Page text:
Review of Laudate Deum, Pope Francis's new climate document
Published on 12 October 2023
Rev David Coleman, chaplain of Eco-Congregation Scotland, offers us his thoughts on Laudate Deum [Praise God], the Pope's latest publication concerning the environment which follows his 2015 pastoral letter Laudato si' [Praise be to you].
Laudato si', Pope Francis' pastoral letter on caring for creation, was published in 2015 to coincide with the Paris Agreement which introduced the - now endangered - 1.5 degree ‘maximum' for global warming. Clearly a team effort, Laudato si became the single most useful environmental resource for people of faith in the last decade and remains exemplary in the claiming of spiritual mainstream for social, political and environmental transformation.
Now Pope Francis has issued Laudate Deum, a much shorter and far more personal 'apostolic exhortation'. Building on and substantially sharpening the tone of his first message, it is a compelling and well-evidenced update.
This extended sermon is passionately intolerant of fake science and the marginalisation of 'green' concerns as if they were not "a human and social problem on any number of levels".
The papal gloves are off and the document clearly identifies both the strategies and the proponents of climate denial and obstruction as well as exposing "the irresponsible lifestyle connected with the Western model".
Laudate Deum gives us a fight for justice from a well-informed advocate for the rights of the poor.
It expresses deep frustration that it is still necessary to state the "obvious" about the crisis, but it does so with humility as well as with great confidence.
Every spiritual house - including the Catholic Church - is to be put in order: not through the blunt exercise of power, but by being confronted with what are now unarguable facts about the impact and causes of the environmental "crisis".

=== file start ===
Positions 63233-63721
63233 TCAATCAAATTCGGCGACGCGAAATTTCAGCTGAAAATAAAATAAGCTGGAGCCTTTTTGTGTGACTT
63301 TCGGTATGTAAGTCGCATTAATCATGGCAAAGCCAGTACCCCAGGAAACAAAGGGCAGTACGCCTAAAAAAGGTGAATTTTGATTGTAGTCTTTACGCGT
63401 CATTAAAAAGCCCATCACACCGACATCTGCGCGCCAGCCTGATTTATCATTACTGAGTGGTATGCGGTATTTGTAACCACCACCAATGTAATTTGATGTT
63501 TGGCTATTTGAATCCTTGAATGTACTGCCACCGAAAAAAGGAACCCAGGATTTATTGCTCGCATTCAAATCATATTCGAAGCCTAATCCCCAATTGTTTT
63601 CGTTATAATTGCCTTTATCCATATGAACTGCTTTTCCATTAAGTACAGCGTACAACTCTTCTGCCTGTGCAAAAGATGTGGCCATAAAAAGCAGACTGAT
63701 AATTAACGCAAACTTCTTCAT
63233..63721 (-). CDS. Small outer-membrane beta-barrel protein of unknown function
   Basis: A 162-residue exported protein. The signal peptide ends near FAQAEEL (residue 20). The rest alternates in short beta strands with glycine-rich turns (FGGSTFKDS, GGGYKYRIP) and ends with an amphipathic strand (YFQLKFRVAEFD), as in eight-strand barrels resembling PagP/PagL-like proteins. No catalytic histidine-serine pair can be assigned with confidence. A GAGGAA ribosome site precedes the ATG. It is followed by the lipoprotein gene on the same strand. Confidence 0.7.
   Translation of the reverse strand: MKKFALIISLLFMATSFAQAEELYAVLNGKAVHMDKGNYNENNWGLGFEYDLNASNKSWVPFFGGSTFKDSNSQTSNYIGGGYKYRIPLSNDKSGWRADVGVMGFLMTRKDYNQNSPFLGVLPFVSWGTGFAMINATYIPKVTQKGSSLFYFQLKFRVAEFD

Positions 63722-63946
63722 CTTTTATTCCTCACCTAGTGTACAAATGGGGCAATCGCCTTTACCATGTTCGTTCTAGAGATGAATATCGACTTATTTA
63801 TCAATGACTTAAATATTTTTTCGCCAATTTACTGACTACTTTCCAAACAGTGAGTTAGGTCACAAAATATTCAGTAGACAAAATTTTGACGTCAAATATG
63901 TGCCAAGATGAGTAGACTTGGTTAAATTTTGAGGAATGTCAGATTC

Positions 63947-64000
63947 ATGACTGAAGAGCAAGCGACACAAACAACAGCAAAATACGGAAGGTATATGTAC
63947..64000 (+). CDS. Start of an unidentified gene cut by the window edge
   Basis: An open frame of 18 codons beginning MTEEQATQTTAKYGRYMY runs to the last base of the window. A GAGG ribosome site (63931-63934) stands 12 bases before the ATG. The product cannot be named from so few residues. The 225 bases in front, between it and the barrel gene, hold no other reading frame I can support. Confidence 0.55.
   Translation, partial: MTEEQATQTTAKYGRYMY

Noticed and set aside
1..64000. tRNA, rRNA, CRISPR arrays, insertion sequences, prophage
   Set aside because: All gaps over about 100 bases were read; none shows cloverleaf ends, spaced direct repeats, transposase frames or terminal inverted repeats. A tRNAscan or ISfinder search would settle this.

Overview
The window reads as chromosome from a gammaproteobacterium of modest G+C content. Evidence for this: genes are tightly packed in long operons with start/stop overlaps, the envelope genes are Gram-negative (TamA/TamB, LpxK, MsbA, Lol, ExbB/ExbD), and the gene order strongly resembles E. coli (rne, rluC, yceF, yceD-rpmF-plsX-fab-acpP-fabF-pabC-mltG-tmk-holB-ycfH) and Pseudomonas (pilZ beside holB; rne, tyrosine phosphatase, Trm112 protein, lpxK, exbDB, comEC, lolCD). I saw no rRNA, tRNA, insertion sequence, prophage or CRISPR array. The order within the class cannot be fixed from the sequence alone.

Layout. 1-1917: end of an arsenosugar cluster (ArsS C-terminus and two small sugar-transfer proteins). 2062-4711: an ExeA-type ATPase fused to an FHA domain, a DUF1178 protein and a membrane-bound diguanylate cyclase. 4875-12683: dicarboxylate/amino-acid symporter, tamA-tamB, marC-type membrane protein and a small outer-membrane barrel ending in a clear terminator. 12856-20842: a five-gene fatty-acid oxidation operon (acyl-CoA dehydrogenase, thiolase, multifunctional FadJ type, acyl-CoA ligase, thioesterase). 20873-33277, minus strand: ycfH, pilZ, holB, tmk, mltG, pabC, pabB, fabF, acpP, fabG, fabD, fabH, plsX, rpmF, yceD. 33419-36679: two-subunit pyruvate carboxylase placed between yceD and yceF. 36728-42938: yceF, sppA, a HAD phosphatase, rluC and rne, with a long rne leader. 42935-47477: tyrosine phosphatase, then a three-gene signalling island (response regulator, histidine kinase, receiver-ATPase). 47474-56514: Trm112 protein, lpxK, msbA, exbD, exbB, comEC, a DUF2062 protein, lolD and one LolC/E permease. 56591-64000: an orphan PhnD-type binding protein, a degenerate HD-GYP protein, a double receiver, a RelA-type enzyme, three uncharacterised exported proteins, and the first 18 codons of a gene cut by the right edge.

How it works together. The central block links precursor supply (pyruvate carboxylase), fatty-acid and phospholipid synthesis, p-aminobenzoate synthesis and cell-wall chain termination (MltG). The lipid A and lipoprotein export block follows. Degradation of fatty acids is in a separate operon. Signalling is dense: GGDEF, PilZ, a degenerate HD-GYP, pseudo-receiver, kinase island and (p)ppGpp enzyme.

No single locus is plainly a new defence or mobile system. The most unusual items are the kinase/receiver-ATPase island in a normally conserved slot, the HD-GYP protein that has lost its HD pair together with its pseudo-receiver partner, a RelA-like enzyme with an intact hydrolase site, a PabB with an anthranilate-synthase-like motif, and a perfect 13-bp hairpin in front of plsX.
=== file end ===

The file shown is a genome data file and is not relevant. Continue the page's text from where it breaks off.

The ineffectiveness of the United Nations and patchy achievements of the COP conferences are reviewed in a call for a more balanced multilateralism in global relations that repurposes rather than reinvents the channels of diplomacy and international co-operation.
"It is no longer helpful for us to support institutions in order to preserve the rights of the more powerful without caring for those of all" the document states.
It could be said that the UK government has moved into this firing line with their u-turn on net-zero and fossil fuel exploration since "international negotiations cannot make significant progress due to positions taken by countries which place their national interests above the global common good".
Yet Pope Francis is positive about the beneficial potential of the human role in the web of life, especially our tenderness, sensitivity and value of beauty - everything crushed by what he calls the ‘technocratic paradigm which aims to make of fellow creatures slaves "prey to any whim of the human mind and its capacities."
Laudate Deum concludes with a catalogue of Bible study possibilities which could be developed into a series for local congregations, and I'm delighted to report that the obsolete term ‘stewardship' which stunts our relationship with Creation, does not occur in this document.
For ultimately, as Laudate Deum reminds us, "human life is incomprehensible and unsustainable without other creatures."